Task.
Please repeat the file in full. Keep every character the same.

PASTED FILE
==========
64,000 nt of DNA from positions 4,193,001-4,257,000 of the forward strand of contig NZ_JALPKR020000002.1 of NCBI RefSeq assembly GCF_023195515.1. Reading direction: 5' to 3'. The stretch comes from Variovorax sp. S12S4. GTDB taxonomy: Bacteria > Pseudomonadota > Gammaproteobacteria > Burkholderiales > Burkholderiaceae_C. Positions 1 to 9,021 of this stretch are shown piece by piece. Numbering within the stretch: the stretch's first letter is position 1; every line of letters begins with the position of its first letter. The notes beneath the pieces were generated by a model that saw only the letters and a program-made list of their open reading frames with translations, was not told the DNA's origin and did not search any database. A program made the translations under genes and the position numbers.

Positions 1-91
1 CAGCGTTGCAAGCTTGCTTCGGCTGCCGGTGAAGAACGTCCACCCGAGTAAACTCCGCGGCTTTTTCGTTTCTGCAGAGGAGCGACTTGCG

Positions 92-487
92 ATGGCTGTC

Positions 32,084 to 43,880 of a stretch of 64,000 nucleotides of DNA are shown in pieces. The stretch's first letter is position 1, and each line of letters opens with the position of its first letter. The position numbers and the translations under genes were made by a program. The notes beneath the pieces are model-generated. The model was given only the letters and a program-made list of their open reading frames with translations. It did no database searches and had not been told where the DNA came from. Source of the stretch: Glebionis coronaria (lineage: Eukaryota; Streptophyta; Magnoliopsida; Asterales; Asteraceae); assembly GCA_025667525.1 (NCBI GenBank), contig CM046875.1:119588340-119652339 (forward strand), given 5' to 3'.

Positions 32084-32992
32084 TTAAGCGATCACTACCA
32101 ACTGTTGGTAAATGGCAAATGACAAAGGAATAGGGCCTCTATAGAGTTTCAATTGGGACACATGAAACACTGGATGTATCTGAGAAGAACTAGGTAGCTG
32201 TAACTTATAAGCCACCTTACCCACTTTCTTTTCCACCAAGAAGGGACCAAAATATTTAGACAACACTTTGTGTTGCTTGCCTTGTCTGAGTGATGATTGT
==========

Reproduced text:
64,000 nt of DNA from positions 4,193,001-4,257,000 of the forward strand of contig NZ_JALPKR020000002.1 of NCBI RefSeq assembly GCF_023195515.1. Reading direction: 5' to 3'. The stretch comes from Variovorax sp. S12S4. GTDB taxonomy: Bacteria > Pseudomonadota > Gammaproteobacteria > Burkholderiales > Burkholderiaceae_C. Positions 1 to 9,021 of this stretch are shown piece by piece. Numbering within the stretch: the stretch's first letter is position 1; every line of letters begins with the position of its first letter. The notes beneath the pieces were generated by a model that saw only the letters and a program-made list of their open reading frames with translations, was not told the DNA's origin and did not search any database. A program made the translations under genes and the position numbers.

Positions 1-91
1 CAGCGTTGCAAGCTTGCTTCGGCTGCCGGTGAAGAACGTCCACCCGAGTAAACTCCGCGGCTTTTTCGTTTCTGCAGAGGAGCGACTTGCG

Positions 92-487
92 ATGGCTGTC

Positions 32,084 to 43,880 of a stretch of 64,000 nucleotides of DNA are shown in pieces. The stretch's first letter is position 1, and each line of letters opens with the position of its first letter. The position numbers and the translations under genes were made by a program. The notes beneath the pieces are model-generated. The model was given only the letters and a program-made list of their open reading frames with translations. It did no database searches and had not been told where the DNA came from. Source of the stretch: Glebionis coronaria (lineage: Eukaryota; Streptophyta; Magnoliopsida; Asterales; Asteraceae); assembly GCA_025667525.1 (NCBI GenBank), contig CM046875.1:119588340-119652339 (forward strand), given 5' to 3'.

Positions 32084-32992
32084 TTAAGCGATCACTACCA
32101 ACTGTTGGTAAATGGCAAATGACAAAGGAATAGGGCCTCTATAGAGTTTCAATTGGGACACATGAAACACTGGATGTATCTGAGAAGAACTAGGTAGCTG
32201 TAACTTATAAGCCACCTTACCCACTTTCTTTTCCACCAAGAAGGGACCAAAATATTTAGACAACACTTTGTGTTGCTTGCCTTGTCTGAGTGATGATTGT